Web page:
Mueller Report finds no evidence NFL saw Ray Rice elevator video

SHARE Mueller Report finds no evidence NFL saw Ray Rice elevator video

The results of a four-month investigation of the NFL by former FBI director Robert Mueller were released Thursday, and they conclude the league never had or saw the video of Ray Rice punching Janay Rice in an Atlantic City elevator.

The NFL and commissioner Roger Goodell came under fire after video surfaced in September of Rice punching out his then-fiance. The league denied having seen or even knowing about the video when Rice was handed a two-game suspension. The release of the video later prompted an indefinite suspension.

Mueller’s report validates the NFL’s stance, and goes on to say there was no evidence that a woman at the NFL acknowledged receipt of that video in a voicemail message on April 9, 2014.

The report was commissioned to answer two main questions: First, did the NFL view the Rice video? And second, what information was obtained, provided or available to the NFL during its investigation of the Rice incident?

With regard to the second question, Mueller’s report concluded the following:

-The NFL’s deference to law enforcement “can foster an environment in which it is less important to understand precisely what a player did than to understand how and when the criminal justice system addresses the event.”

-The NFL’s deference to the law enforcement process involving Mr. Rice “led to deficiencies in the League’s collection and analysis of information during its investigation.”

-The NFL had “substantial information suggesting a serious event had occurred inside the elevator that the League should have further investigated.” Had the League done so, “it may have uncovered additional information about the incident, possibly including the in-elevator video prior to its public release.”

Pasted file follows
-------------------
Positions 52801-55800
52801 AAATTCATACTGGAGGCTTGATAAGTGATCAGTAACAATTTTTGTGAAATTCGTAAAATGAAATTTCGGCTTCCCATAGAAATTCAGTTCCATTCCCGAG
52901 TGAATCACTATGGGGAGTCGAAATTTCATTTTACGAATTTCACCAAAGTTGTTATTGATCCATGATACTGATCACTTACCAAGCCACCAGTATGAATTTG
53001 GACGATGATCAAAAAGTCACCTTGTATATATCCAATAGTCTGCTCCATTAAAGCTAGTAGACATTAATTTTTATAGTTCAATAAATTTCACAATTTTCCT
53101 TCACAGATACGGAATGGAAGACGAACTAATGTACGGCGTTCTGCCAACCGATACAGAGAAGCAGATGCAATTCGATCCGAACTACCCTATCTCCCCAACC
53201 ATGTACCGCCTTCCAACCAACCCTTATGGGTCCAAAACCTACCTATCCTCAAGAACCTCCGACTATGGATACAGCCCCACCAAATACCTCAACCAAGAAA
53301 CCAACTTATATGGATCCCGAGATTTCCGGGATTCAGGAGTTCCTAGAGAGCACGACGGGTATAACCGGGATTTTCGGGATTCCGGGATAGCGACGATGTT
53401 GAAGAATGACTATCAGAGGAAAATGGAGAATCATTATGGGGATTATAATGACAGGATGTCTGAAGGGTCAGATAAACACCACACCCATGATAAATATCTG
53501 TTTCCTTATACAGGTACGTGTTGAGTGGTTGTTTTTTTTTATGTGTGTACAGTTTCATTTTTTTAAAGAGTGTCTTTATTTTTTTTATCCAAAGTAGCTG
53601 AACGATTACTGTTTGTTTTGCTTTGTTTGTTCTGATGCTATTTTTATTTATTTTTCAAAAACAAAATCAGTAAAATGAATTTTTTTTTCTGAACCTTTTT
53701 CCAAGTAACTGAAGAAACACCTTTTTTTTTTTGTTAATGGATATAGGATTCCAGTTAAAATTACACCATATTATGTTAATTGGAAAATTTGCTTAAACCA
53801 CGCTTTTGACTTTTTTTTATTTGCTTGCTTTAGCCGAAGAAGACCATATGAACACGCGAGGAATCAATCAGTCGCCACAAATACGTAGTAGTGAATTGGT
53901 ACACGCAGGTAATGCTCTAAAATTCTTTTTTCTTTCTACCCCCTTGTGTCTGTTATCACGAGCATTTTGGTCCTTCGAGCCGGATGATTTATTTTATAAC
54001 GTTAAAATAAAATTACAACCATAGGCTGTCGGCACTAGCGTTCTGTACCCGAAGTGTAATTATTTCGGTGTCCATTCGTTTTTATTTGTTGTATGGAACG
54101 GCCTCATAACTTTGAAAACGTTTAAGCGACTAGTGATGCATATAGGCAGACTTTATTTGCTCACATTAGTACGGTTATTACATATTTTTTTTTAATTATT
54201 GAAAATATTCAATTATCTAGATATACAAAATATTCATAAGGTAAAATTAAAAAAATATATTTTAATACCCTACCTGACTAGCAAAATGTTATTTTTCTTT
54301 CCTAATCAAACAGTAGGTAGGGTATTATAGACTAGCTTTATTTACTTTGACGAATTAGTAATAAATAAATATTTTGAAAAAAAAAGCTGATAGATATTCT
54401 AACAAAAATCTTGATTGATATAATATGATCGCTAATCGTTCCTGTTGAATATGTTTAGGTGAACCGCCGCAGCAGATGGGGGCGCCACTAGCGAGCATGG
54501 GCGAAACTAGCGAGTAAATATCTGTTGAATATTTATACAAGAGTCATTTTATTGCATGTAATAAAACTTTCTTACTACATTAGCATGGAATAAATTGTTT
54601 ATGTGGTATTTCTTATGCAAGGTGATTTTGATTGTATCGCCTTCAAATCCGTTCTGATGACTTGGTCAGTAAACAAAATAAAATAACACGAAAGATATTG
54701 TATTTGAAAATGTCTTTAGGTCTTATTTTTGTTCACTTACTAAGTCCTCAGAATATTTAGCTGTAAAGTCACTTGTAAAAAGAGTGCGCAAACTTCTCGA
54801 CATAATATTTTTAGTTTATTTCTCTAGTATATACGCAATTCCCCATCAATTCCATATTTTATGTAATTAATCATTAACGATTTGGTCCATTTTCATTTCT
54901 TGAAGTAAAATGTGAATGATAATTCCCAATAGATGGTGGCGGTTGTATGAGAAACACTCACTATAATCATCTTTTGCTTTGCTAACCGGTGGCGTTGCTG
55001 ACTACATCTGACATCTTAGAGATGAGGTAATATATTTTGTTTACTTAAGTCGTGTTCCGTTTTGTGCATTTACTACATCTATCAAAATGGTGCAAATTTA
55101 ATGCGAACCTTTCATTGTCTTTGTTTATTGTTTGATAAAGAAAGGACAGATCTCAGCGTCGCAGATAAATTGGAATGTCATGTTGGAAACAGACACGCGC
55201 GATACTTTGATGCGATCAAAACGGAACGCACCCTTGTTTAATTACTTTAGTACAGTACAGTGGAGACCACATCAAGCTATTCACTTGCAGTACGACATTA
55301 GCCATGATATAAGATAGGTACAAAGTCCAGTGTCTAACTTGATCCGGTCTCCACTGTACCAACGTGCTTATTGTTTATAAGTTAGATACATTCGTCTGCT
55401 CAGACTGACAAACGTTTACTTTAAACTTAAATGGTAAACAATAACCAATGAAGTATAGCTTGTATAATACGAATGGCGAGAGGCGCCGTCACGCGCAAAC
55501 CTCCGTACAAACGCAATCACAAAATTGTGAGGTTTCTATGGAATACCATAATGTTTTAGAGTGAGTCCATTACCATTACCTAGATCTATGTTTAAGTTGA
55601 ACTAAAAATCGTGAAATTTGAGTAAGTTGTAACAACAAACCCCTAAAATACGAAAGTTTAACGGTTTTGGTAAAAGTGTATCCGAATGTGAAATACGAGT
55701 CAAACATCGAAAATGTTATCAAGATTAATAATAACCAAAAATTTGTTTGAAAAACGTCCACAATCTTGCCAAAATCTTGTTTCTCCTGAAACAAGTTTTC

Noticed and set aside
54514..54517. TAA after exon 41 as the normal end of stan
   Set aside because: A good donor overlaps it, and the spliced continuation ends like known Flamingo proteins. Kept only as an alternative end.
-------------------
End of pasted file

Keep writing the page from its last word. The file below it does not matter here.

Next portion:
The report offered several recommendations for the NFL, including a specialized investigation team for domestic violence and guidelines to encourage more thorough investigations.

The full report is available at RobertMuellerReport.com.

The Latest
A federal jury in Chicago convicted Kelly in 2022 of three counts of producing child pornography and three counts of enticing minors into criminal sexual activity. U.S. District Judge Harry Leinenweber handed Kelly a 20-year prison sentence in February 2023.
Customers of AT&T, the country’s largest wireless provider, are reporting widespread outages.
According to a People article, Williams now resides in an undisclosed care facility and her family cannot call her themselves and they do not know where she’s housed.
More than 58,000 AT&T customers were still without cellular service as of 11 a.m. Thursday in locations including Houston, Atlanta and Chicago, according to data from Downdetector.
Schriffen will make his debut Friday, when he’ll call the Sox’ spring-training opener against the Cubs in Mesa, Arizona, on NBC Sports Chicago.